Elder Exploitation: Financial Abuse is Still Abuse

The word “abuse” encompasses a wide range of behaviors. Probably the most commonly thought of scenario involves physical violence or verbal aggression. It brings to mind terrible news stories of “child abuse” or “sexual abuse.” It may even conjure up thoughts of neglect, which is often closely linked with caring for children, senior citizens, or pets. What’s not usually in the forefront is financial abuse, yet this sort of mistreatment of the elderly is incredibly common and happens right under our noses. In fact, the Executive Director of the National Adult Protective Services Association called it “rampant, largely invisible, expensive and lethal.” 

So, what, exactly, falls under the umbrella of elder financial exploitation? The Older Americans Act of 2006 defines it as “the fraudulent or otherwise illegal, unauthorized, or improper act or process of an individual, including a caregiver or fiduciary, that uses the resources of an older individual for monetary or personal benefit, profit, or gain, or that results in depriving an older individual of rightful access to, or use of, benefits, resources, belongings, or assets.” The purposeful and harmful mishandling of an elderly person’s financial resources may stem from predatory strangers or from personal relationships that carry expectations of trust.

Elder financial abuse can manifest itself in a number of ways, including:

  • Taking a senior’s money or property
  • Using a senior’s property without their permission
  • Promising care in exchange for money or property, then not following through
  • Forging a senior’s signature
  • Deceptively getting a senior to sign a deed, will, or power of attorney
  • Refusing to obtain needed care for the senior in order to keep more assets available for misappropriation
  • Using lies and scare tactics to scam seniors into sending money.

A 2011 study determined that financial exploitation costs seniors at least $2.9 billion annually, while a 2015 study determined that the cost was a whopping $36.5 billion each year. The actual number likely lies somewhere in the middle, especially given the reluctance of many elderly people (and the inability of others) to report when they have been subjected to this type of abuse. It’s also hard for some to admit it when the offenders are family members. Taking financial advantage of an elderly relative may occur when the person feels justified in taking what they believe is rightfully theirs or wants to prevent others from getting it.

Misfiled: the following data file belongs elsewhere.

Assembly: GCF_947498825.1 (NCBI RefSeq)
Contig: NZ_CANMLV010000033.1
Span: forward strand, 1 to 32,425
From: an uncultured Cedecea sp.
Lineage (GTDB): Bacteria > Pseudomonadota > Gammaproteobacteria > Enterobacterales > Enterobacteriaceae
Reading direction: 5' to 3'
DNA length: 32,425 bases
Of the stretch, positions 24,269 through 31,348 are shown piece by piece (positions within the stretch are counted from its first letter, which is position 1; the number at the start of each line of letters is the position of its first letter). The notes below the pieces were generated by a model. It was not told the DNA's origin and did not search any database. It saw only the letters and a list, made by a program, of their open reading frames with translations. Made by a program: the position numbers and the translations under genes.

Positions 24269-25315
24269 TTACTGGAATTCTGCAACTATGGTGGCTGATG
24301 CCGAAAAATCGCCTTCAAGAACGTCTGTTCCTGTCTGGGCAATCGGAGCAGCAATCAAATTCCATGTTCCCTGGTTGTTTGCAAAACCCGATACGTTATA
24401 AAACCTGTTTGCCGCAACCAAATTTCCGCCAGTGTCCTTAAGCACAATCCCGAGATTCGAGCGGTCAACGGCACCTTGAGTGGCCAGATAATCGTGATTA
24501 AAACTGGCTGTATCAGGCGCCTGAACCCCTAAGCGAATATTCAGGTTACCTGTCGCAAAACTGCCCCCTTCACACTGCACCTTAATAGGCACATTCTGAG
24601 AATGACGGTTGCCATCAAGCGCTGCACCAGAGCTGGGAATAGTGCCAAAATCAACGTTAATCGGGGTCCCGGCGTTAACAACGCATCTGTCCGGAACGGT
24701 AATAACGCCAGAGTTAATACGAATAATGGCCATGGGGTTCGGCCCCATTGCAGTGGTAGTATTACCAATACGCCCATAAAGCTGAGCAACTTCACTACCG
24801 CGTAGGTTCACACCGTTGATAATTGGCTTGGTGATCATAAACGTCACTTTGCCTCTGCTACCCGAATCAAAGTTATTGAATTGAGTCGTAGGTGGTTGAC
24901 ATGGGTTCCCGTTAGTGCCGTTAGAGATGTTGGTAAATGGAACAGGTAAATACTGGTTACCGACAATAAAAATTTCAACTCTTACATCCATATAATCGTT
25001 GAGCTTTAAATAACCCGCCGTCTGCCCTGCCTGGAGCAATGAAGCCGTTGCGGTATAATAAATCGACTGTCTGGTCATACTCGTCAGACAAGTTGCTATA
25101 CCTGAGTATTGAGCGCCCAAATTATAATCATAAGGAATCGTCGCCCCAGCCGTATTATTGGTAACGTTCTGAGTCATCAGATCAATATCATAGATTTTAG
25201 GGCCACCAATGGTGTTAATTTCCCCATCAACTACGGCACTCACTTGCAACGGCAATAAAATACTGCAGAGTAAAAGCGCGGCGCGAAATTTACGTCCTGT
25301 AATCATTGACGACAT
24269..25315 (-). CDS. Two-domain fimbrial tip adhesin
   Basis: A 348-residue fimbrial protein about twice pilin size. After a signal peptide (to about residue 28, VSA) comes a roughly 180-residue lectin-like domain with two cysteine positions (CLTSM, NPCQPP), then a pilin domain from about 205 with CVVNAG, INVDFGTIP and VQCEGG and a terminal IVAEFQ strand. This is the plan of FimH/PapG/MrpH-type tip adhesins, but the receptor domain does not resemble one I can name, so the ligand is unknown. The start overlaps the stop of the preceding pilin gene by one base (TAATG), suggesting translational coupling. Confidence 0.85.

It has been estimated that 70 percent of the United States’ wealth is controlled by individuals over the age of 50. However, many seniors don’t quite realize the value of their property and possessions, making them attractive targets for financial exploitation. Also, advances in technology have made money management more complicated. If you are concerned about an elderly loved one’s financial well-being, look for patterns that might indicate abuse, such as unpaid bills, large sums being taken out of bank accounts, missing possessions, or the person not being aware of the arrangements that were made.

We Can Help

If you have any questions about this topic, or believe that your elderly loved one has been financially exploited, the elder abuse attorneys at the Johnson Law Firm can help. Since 1998, we have been the trusted advocates for countless personal injury victims and their families throughout Kentucky. We offer risk-free consultations and work on a contingency basis, which means that we do not require you to pay any fees until we have secured a recovery on your behalf. We encourage you to contact us today by calling 1-855-433-7532 or filling out our free case evaluation form.

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